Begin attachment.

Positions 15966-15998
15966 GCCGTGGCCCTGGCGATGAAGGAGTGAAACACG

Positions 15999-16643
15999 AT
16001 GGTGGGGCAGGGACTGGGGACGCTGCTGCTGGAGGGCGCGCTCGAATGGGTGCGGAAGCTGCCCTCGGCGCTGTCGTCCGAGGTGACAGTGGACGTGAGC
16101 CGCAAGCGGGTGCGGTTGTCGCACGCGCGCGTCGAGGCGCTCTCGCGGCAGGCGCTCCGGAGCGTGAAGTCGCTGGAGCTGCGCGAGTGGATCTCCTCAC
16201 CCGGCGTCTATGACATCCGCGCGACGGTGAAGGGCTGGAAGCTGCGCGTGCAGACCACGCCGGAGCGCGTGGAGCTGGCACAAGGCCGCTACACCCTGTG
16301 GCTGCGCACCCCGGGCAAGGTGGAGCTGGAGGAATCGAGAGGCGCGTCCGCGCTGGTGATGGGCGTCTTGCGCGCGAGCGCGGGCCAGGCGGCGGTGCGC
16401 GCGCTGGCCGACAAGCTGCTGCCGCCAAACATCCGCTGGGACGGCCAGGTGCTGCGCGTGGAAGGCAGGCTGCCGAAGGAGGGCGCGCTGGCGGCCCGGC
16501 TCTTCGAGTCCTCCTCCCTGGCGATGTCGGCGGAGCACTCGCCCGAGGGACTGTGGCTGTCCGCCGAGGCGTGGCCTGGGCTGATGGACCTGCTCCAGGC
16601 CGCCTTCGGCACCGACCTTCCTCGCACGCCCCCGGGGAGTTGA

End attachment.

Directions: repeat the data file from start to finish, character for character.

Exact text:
Positions 15966-15998
15966 GCCGTGGCCCTGGCGATGAAGGAGTGAAACACG

Positions 15999-16643
15999 AT
16001 GGTGGGGCAGGGACTGGGGACGCTGCTGCTGGAGGGCGCGCTCGAATGGGTGCGGAAGCTGCCCTCGGCGCTGTCGTCCGAGGTGACAGTGGACGTGAGC
16101 CGCAAGCGGGTGCGGTTGTCGCACGCGCGCGTCGAGGCGCTCTCGCGGCAGGCGCTCCGGAGCGTGAAGTCGCTGGAGCTGCGCGAGTGGATCTCCTCAC
16201 CCGGCGTCTATGACATCCGCGCGACGGTGAAGGGCTGGAAGCTGCGCGTGCAGACCACGCCGGAGCGCGTGGAGCTGGCACAAGGCCGCTACACCCTGTG
16301 GCTGCGCACCCCGGGCAAGGTGGAGCTGGAGGAATCGAGAGGCGCGTCCGCGCTGGTGATGGGCGTCTTGCGCGCGAGCGCGGGCCAGGCGGCGGTGCGC
16401 GCGCTGGCCGACAAGCTGCTGCCGCCAAACATCCGCTGGGACGGCCAGGTGCTGCGCGTGGAAGGCAGGCTGCCGAAGGAGGGCGCGCTGGCGGCCCGGC
16501 TCTTCGAGTCCTCCTCCCTGGCGATGTCGGCGGAGCACTCGCCCGAGGGACTGTGGCTGTCCGCCGAGGCGTGGCCTGGGCTGATGGACCTGCTCCAGGC
16601 CGCCTTCGGCACCGACCTTCCTCGCACGCCCCCGGGGAGTTGA